Stepping Out

Richard Harris
Theatre Royal Bath Productions and the James Grant Group
Chichester Festival Theatre

Amanda Holden is billed as starring in this show, but this is really very much an ensemble piece with every character equally important.

Ostensibly, we are watching eight women and one man at a beginners' tap dancing class as it meets each week in the local church hall with the pupils struggling to learn the steps. The fact that these performers are actors, and not specifically trained in dance, gives some sort of authenticity to their performance as they trip over their own feet and get everything wrong, slowly improving as the classes continue.

This in itself is quite entertaining, but it’s when we gradually get to know the characters as they interact and learn a little of their outside lives and why they are here that the play becomes really interesting.

The reasons are many and very true to life. Andy (Rose Keegan) is escaping from an abusive husband, Maxine (Tracy Ann Obermann) to get away from ‘wonder boy’ stepson. Dominic Rowan’s Geoffrey, taking a break from work, bumbles along amiably, while Holden’s Vera (rather overplayed in my opinion making it less believable) tries to pretend that it’s perfectly all right for her husband to spend all his spare time with his step daughter leaving his wife to her own devices.

The comedy is in the banter between them all, with a special brand from Judith Barker as the pianist Mrs Fraser, a lady who speaks her mind. Taking umbrage at one of Vera’s tactless comments, she stumps off stage, to return slightly inebriated and determined to show off her musical accomplishments. Anyone remember the children’s audio animation of Sparky and his Magic Piano? That is the beautiful and intricate music which soars through the theatre, giving a clue to the accomplishments of the piano.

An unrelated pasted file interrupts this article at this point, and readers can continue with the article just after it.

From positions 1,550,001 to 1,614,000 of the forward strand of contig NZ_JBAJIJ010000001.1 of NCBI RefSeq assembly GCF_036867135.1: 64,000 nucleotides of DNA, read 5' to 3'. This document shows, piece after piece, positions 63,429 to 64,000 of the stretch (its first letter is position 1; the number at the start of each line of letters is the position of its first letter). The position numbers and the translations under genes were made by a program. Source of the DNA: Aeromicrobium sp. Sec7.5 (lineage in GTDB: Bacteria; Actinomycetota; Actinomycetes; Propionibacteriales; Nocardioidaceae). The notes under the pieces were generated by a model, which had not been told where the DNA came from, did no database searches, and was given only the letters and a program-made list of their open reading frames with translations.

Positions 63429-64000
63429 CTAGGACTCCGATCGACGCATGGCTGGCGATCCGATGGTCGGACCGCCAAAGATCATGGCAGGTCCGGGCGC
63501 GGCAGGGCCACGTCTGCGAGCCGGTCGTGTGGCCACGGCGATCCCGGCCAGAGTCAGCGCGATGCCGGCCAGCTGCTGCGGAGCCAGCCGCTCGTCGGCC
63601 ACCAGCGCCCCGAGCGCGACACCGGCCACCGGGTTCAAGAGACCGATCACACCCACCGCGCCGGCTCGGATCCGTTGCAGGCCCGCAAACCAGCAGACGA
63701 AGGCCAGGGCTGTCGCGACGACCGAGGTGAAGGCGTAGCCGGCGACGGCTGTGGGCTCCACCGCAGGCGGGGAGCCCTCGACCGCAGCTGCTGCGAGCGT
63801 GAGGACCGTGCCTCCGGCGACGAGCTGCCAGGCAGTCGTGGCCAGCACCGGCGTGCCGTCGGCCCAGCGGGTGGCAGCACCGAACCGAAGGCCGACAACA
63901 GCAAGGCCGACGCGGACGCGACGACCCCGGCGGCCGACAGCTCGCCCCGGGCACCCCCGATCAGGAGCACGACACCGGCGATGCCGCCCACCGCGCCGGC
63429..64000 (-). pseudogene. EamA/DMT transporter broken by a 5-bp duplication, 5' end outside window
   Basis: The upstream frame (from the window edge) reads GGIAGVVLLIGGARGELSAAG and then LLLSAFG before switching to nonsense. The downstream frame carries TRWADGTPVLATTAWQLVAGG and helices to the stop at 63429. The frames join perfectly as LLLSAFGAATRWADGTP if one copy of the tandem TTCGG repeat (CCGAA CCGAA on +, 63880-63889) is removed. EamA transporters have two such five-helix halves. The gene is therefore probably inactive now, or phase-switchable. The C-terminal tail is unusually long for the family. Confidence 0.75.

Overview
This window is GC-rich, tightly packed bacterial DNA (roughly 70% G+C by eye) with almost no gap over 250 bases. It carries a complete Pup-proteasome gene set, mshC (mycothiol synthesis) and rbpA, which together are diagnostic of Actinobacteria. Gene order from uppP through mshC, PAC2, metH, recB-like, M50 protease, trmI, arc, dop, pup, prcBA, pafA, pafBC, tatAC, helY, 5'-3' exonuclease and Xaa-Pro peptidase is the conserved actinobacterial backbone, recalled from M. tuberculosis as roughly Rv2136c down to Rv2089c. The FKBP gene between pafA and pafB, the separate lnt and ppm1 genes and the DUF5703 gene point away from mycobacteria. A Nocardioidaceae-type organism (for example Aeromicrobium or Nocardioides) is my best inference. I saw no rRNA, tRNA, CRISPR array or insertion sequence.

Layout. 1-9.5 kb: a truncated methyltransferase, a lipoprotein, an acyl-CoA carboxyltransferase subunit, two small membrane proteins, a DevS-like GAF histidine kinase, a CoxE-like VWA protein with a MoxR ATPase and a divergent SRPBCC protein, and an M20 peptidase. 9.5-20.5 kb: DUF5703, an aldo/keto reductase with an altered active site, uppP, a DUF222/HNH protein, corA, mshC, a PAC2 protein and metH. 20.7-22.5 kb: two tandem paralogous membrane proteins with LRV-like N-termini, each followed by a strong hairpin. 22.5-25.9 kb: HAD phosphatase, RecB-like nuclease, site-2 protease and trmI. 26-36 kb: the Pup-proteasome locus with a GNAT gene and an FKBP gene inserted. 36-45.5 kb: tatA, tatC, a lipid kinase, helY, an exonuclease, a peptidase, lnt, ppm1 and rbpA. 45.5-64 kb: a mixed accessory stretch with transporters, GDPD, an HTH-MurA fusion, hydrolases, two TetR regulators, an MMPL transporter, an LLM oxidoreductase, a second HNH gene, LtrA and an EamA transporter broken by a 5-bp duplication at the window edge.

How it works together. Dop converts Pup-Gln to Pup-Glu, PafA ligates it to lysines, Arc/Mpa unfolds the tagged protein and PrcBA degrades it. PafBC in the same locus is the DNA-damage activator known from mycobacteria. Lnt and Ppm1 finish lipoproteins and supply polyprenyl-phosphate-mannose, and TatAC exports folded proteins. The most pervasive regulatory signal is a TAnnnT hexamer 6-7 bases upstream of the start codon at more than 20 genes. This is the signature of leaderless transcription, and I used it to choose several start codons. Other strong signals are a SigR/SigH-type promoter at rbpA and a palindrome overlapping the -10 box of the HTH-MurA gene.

The women unburden their troubles onto each other—there is a sisterhood of support and friendship—but not all is sweetness and light. Shy Andy takes a shine to Geoffrey who is too shy (or uninterested) to respond. Gum-chewing Sylvia (Angela Griffin) accuses Dorothy (Nicola Stephenson) of reporting her husband for claiming benefits while working and snobbish Vera supplies most of the comedy, outdoing Hyacinth Bucket on every front with her obsessive-compulsive cleaning and tidying and expensive but often unsuitable outfits.

There are sections of the performance where the action freezes as if a photograph has been taken, and the light changes and dims as, in one instance, Tamzin Outhwaite as teacher Mavis dances beautifully and purely for her own enjoyment until discovered by an admiring Rose (Sandra Marvin), a full busted, full-of-life, joyously exuberant West Indian. The final pupil is Jessica-Alice McCluskey as Lynne who just wants to lose weight and regain confidence.

The idea of putting on a show for a local charity concert sends them into a spin, but Mavis (with a little assistance from director Maria Friedman) pulls them all together—insisting that she is the one in charge—and they finally manage the concert, even (a year later) returning "by popular demand" in glitzy tights and top hats and haven’t they learnt a lot? A great finish to a very entertaining musical comedy.

Reviewer: Sheila Connor